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Hometown Hospitality

 Photo illustration of a home as a motel
Illustration: Ryan Vellinga
Images: Unsplash

Welcoming visitors comes with living in Vegas. Is there more to it than living in a tourist town?

My first day at work after moving to Vegas, my boss told me to get ready for all the friends and relatives who would suddenly want to pay me a visit. “Get an extra couch for them,” she said. That was the last advice I expected, and I ignored it till I got my first text. It was from a college friend who had moved across the country after graduation.

“Hey! Myself and sis are planning to visit Las Vegas on 21st... will you be able to host? 😜😜”

Of course, I would love to share my single bed and couch for a couple days. It was fun. We explored the Vegas comedy scene. They took a few awesome photos, ate some good food on the Strip, and went home.

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Two weeks later, I got a call with a similar request from a longtime friend. Within a month, it felt like I was running a bed and breakfast out of my one-bedroom apartment. I asked a couple people who had moved here recently if they’d also experienced a sudden influx of visitors, and the answer was always some variation of, “I think I hosted three people at my apartment this month, plus the occasional friend who wanted me to show them around.”

To make sure my sample group wasn’t biased, I asked older people whose families have lived in Henderson for close to a decade. They said they host from 20 to 50 visitors per year. One longtime Vegas resident told me her family has hosted more than 50 this year alone!

This shouldn’t have been a surprise, I see now. Aside from being a highly sought-after tourist destination, Vegas has a special something that makes it a hub for cultural hospitality. The propensity to welcome people is built into the fabric of the city, extending far beyond the Strip.

I believe this has something to do with it being in the desert. Across time and space, desert people have been known for their (figurative) warmth. Absent the luxury of air conditioning, people weathering harsh desert conditions, such as water scarcity and extreme heat, band together to survive. These conditions have created an evolved sense of empathy in desert dwellers, whose customs often include offering passersby a drink of cold water and shaded place to rest on hot days.

Although we’re far removed from desert nomads, Las Vegans embody parts of their ethos — our transience, for instance. No one understands the perils of a journey better than someone who’s on one themselves, particularly in the middle of a desert.

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Seen in this light, Las Vegas’ billion-dollar hospitality industry in the middle of the Mojave Desert makes sense. Vegas welcomed nearly 40 million travelers last year, making it one of the most visited cities in the United States, alongside New York and Miami. However, neither of these two cities is built on survival in an uninhabitable place, and their notions of hospitality, where they exist at all, are remarkably different from ours.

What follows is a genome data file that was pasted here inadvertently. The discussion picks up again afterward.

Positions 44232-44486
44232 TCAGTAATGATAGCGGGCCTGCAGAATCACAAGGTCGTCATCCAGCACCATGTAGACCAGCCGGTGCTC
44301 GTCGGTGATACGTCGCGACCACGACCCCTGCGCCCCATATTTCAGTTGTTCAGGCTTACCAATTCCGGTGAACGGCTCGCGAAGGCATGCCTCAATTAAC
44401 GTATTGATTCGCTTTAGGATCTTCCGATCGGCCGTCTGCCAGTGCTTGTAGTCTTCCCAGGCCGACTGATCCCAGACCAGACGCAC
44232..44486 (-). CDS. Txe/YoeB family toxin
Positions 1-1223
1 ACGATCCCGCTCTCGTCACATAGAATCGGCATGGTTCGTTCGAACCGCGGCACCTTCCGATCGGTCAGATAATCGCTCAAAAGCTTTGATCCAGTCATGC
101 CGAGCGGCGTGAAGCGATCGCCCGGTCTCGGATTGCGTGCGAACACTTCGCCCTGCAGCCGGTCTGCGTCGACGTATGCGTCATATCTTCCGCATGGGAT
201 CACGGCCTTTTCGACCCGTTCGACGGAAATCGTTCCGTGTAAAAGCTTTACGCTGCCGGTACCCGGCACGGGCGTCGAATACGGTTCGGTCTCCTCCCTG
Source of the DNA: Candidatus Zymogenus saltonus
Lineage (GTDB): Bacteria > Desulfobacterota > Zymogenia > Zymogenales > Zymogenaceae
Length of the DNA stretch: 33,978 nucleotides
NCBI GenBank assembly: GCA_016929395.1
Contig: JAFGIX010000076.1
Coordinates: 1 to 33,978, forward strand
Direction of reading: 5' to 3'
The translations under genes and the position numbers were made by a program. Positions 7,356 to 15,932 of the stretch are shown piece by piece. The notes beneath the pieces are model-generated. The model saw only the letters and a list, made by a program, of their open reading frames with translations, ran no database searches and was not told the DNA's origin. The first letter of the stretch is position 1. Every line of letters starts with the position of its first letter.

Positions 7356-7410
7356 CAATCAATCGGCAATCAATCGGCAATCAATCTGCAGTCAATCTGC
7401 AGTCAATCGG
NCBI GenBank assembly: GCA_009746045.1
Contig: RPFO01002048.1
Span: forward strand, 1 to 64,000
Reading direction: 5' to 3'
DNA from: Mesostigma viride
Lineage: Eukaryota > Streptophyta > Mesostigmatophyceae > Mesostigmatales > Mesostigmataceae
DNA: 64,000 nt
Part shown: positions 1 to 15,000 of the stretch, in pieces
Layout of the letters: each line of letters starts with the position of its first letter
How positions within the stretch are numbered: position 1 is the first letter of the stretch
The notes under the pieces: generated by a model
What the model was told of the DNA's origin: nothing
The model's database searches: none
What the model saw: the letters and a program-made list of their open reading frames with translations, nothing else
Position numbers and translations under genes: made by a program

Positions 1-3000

What’s more, our resorts — glorified resting, dining, and entertainment centers — are not the only form of hospitality. Alongside them is locals hospitality, with its home and family touch. In some ways, commercial resorts (as well as the short-term rental business) seek to mimic this personal connection; for instance, by offering all-inclusive packages with pet care and activity recommendations.

But these experiences can’t answer the question of tourists seeking a place’s authentic identity: What’s it like to live here? Local hosts answer that by welcoming someone into their lives and simply being who they are. They respond to the mystery and fascination surrounding Vegas residential life.

As the world moves away from the communal societies that ensured humans’ survival for millennia, toward individualistic cultures that focus less on the overall human condition, people are left with fewer and fewer practices that allow us to tend to one another’s survival. Something as simple as always having an extra blanket for someone with an overnight layover, an extra bottle of cold water for that friend who never brings one, or room in your one-bedroom apartment in case a friend needs to escape a difficult situation … Such acts protect our humanity. And they are part and parcel of desert hospitality.

As Las Vegas reaches for its big-city identity, I hope we can look to our similarities with other desert populations across the world. This can help us realize that a uniquely located group of people whose ability to host weary travelers comes with a privilege: offering respite in a challenging world. And you don’t have to operate a multibillion-dollar resort to participate. You just need a couch.